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‘Smart People’ doesn’t live up to its billing.

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Take the script for “Sideways,” replace the bottled-up wine snob with a dusty literature snob, take out the road trip, keep Thomas Haden Church, take out most of the comedy and a bit of the depth, and what you're left with is, in a nutshell, “Smart People.”

“Smart People” is about the trials and humiliations of Dr. Lawrence Wetherhold (Dennis Quaid), a smug lit professor with a similarly smug genius daughter (Ellen Page), a distant son (Ashton Holmes), and a ne'er-do-well estranged brother (Church). Lawrence is scrabbling both to win the position of department chair and to land a publishing contract for his book, but his myopic focus on academic glory is shaken in a single day after two things happen: His brother resurfaces and he seriously injures himself climbing a fence.

Lawrence wakes up in the E.R. under the care of Dr. Hartigan (Sarah Jessica Parker), a former student. Because of his injury, he will not be allowed to drive for six months, effectively tethering him to his brother as an unpaid chauffeur. Meanwhile his daughter, a humorless, friendless young Republican, continues her own monomaniacal pursuit of success (a perfect SAT score and acceptance at Stanford), and his son quietly distances himself from both of them.

As you're probably guessing, Lawrence will pursue salvation through romance with the young doctor, the daughter will discover how to lighten up through time spent with Lawrence's brother, and the son ... well, the son doesn't actually do much of anything, which is a bit of a disappointment.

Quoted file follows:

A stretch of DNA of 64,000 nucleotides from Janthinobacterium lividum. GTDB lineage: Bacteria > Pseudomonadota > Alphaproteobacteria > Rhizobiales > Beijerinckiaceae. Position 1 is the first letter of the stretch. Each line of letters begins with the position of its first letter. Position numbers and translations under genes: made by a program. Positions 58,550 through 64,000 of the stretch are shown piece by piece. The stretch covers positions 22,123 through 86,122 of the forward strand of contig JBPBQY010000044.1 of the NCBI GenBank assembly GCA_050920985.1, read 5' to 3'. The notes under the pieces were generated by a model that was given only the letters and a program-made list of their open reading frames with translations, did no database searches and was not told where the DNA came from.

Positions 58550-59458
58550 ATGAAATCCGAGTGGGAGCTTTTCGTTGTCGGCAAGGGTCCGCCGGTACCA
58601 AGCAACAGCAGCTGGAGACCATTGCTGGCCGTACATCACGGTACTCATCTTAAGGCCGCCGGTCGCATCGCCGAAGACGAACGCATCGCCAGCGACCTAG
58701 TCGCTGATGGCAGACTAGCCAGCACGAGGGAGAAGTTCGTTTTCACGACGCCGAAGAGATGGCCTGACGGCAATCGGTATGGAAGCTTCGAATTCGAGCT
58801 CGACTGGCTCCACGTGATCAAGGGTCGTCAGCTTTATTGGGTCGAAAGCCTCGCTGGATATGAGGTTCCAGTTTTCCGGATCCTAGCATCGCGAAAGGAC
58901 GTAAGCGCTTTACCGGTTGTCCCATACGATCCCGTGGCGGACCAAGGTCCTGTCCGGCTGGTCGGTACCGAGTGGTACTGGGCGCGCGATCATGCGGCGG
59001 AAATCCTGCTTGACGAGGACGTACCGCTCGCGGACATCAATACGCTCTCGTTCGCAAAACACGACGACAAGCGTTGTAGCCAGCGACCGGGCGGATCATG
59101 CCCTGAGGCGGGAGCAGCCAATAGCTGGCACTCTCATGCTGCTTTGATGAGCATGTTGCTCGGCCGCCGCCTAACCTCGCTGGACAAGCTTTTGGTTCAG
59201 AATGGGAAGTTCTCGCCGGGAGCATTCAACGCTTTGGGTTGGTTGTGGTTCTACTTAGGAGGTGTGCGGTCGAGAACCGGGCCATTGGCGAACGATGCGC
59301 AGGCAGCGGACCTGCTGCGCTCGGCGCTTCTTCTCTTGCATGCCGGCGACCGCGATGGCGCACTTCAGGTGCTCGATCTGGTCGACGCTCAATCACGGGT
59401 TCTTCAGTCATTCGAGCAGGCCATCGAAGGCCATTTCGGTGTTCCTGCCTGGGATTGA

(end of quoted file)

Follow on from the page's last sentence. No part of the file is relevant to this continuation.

The movie has entertaining, smart and funny moments, but not as many as you'll want it to have. It tries very hard to be the spiritual successor to films like “Sideways” and “Wonder Boys,” but it doesn't quite make it there, doesn't delve deeply enough into the lives of its characters, and occasionally even trades what could be authentic laughs for mockery. We are intended to feel a small stab of contempt for Lawrence and his daughter before we are allowed access to their humanity, but to that end the film (and the actors themselves) give us just this side of vapid caricatures of elitist intellects that don't mesh well with the people we are to meet later.

My biggest complaint and praise for the movie, then, is this: It left me wanting more. I wanted to see more of what Lawrence's daughter suffers through, more of what's behind his brother's aimless existence, more of frankly anything out of his son, who's more of a plot device than a character and yet is potentially more interesting than most of the rest of his family. “Smart People” keeps coming right up to the edge of giving us some of that but backs away as the next plot point presents itself, and in the end, it's not very satisfying.

Matthew Reed

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